I’m getting really excited about the launch of my book – MADE IN AMERICA: Our Best Chefs Reinvent Comfort Food – on October 4th. In an attempt to show quite how accessible and easy the recipes in the book are I am putting together a series of videos of me cooking from the book and today I’m happy to share the one I made this weekend for Milk Chocolate Panna Cotta from Michael Mina.
I first ate at Michael Mina about five years ago, I flew up from Los Angeles for the night to join my best friend Amelia and her husband who were visiting from England. The creative menu, the excellent service and the stunning room blew us all away. I remember feeling more full after dinner that night than ever before. Plate after beautiful plate of ingredients done three ways, each one more tempting that then last. Michael Mina has recently relocated his eponymous signature Michelin one-star and San Francisco Chronicle four-star restaurant to California Street, housed in the exact same location as the restaurant, Aqua, where he began his illustrious career over 20 years ago. Born in Cairo, Egypt and raised in Ellensburg, Washington, Mina fell in love with cooking at an early age working as the garde manger at 15 in a local restaurant, formal training followed at the Culinary Institute of America in Hyde Park with weekends spent honing his talent in Charlie Palmer’s kitchen at the upscale Aureole in New York City. With his bold restaurant concepts, this award-winning chef has certainly built upon San Francisco’s reputation as a world-class dining destination and more recently he has been at the forefront of making Las Vegas a well respected dining scene as well. In 2002 he partnered with Andre Agassi to found Mina Group – 18 restaurants scattered across America later and Mina considers himself lucky to be doing something he is so passionate about.
Mina has given perhaps the most effortless dessert recipe ever, for chocolate panna cotta, proving that even the fanciest of chefs can turn their attention to something super easy. I was struck by how similar his recipe is to early American recipes for blanc-mange, a milk dessert that is thickened with gelatin so it sets. The recipe is a cross between a chocolate pudding and a milky Jell-o.
I love the breezy chatty voice of Marion Harland in Breakfast, Luncheon and Tea, from 1875, and she includes a relatively early recipe for Chocolate Blanc-Mange in her chapter Fancy Dishes for Desserts. She follows this with an additional recipe for presenting chocolate blanc mange filled with cream as a serving option. 19th century cook books are full of recipes for jellies, blanc manges, custards and creams. These wobbly creations are a lost art of wonderful translucent colors and flavors, most often set in whimsical molds and then turned out. Mrs. Lincoln writes in 1884, “Cornstarch and gelatin are often used but they are neither palatable nor nutritious without eggs.” She uses Irish Moss in her recipe for chocolate blanc-mange. In The Ladies Receipt-Book, by Eliza Leslie, 1847 there is a long receipt for Chocolate Blanc-Mange – that calls for ‘four calves’ feet, (singed but not skinned,) or eight or tens pigs’ feet.’ She goes on to say that you can substitute ‘Russia isinglass’. And people think molecular gastronomy is something new? Thank goodness for modern packets of dried gelatin.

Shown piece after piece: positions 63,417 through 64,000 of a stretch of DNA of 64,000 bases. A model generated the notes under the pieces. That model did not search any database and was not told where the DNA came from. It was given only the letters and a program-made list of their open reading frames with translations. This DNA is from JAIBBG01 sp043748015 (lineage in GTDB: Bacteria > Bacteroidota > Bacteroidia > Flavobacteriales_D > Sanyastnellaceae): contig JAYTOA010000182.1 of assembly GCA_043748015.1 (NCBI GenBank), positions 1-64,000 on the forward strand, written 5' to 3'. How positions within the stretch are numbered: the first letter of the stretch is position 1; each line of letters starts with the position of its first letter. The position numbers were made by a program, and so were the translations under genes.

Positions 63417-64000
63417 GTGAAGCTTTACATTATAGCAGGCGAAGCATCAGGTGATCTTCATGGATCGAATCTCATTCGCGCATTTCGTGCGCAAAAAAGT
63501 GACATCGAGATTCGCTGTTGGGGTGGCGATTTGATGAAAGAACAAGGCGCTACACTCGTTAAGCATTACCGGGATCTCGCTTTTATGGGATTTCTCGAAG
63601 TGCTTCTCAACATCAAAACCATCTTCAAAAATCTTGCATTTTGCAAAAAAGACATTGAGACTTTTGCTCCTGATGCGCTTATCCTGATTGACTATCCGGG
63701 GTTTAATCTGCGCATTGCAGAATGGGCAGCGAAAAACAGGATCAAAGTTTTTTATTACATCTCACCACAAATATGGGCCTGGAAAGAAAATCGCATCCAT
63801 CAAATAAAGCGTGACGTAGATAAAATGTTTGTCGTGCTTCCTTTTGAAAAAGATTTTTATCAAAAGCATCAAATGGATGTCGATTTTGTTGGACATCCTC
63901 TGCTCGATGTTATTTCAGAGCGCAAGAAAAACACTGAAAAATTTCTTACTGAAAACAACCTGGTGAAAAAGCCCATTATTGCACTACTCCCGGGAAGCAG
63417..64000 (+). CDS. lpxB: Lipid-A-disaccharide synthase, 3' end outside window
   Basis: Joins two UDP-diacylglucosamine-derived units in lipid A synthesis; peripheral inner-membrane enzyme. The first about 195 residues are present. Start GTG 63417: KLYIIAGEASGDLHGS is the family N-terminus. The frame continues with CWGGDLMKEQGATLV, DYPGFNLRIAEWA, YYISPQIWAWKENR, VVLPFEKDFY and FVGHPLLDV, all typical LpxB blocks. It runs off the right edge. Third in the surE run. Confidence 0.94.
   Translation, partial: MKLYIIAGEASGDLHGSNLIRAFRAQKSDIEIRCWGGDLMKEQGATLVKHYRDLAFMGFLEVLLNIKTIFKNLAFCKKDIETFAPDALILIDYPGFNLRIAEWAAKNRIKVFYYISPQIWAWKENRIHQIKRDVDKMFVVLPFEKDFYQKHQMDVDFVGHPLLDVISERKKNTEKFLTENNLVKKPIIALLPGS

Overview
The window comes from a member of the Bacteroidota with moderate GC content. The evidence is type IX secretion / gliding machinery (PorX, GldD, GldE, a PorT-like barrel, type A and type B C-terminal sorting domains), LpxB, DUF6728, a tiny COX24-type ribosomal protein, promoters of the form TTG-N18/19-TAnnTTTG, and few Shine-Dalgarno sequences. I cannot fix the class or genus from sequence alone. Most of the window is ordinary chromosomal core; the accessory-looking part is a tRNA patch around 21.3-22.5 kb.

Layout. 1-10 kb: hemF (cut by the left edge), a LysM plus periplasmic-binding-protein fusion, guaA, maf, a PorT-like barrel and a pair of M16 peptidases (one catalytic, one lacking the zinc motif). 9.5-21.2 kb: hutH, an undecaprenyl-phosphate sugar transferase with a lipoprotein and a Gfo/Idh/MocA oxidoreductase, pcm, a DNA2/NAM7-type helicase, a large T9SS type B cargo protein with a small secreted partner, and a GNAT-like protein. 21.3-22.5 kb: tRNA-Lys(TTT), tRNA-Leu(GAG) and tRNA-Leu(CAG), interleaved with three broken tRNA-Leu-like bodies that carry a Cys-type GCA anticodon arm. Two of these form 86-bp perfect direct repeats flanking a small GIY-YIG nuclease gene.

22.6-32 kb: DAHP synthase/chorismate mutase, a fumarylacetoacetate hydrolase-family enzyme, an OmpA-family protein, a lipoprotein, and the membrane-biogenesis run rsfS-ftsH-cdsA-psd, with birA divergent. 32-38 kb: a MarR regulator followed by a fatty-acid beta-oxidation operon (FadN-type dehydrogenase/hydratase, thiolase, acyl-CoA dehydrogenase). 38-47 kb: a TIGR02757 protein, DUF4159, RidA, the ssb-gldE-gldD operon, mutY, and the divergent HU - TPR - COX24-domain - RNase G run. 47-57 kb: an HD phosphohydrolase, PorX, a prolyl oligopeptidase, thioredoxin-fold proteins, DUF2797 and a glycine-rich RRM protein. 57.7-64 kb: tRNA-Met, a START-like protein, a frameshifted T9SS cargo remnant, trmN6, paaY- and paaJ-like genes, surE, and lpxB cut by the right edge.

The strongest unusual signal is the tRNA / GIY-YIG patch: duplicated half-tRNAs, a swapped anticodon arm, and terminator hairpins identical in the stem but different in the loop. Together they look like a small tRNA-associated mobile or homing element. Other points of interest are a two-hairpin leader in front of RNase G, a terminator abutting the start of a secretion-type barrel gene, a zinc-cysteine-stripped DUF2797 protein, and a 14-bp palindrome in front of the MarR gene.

We still have chocolate puddings, mousse, pot au crèmes and panna cotta. I’m a big fan of whipping up a batch of chocolate mousse based on an Elizabeth David recipe but this maybe better – definitely more straightforward and also no risk of uncooked eggs. Although the cream will definitely negate any good the chocolate is doing for healthy hearts this smooth creamy chocolate decadence is just too good to pass up.
In a book about comfort food it’s not very surprising to find a large proportion of the desserts to be chocolate based. With over 300 natural chemicals in cocoa beans it’s chock full of goodness: Antioxidents, improvements to cardiac health, lowering cholesterol. Chocolate may not be an aphrodisiac as people often claim; however it is a mood enhancer, boosting the release of the bodies natural antidepressant, seratonin, as well as endorphin levels. No wonder it’s comforting! Here we have a recipe from Michael Mina for the Italian chocolate dessert, panna cotta [cooked milk].
Michael Mina’s Milk Chocolate Panna Cotta – from Made in America
1/2 pound milk chocolate
1/2 cup whole milk
1/2 teaspoon gelatin powder
1/2 teaspoon salt
1 1/2 cups cold heavy cream
Fleur de sel, for garnish (optional)
1. Gently melt the milk chocolate in a large bowl set over a saucepan of simmering water.
2. Pour the milk into a pot and sprinkle the gelatin over the cold milk. Heat over low heat for 5 minutes.
3. Add the salt and pour the mixture over the melted chocolate in the bowl and mix until smooth.
4. Add the cold cream and mix until completely incorporated.
5. Fill four 6-ounce glasses 2/3 full with the mixture.
6. Refrigerate until set, about 4 hours.
7. Just before serving garnish with fleur de sel.
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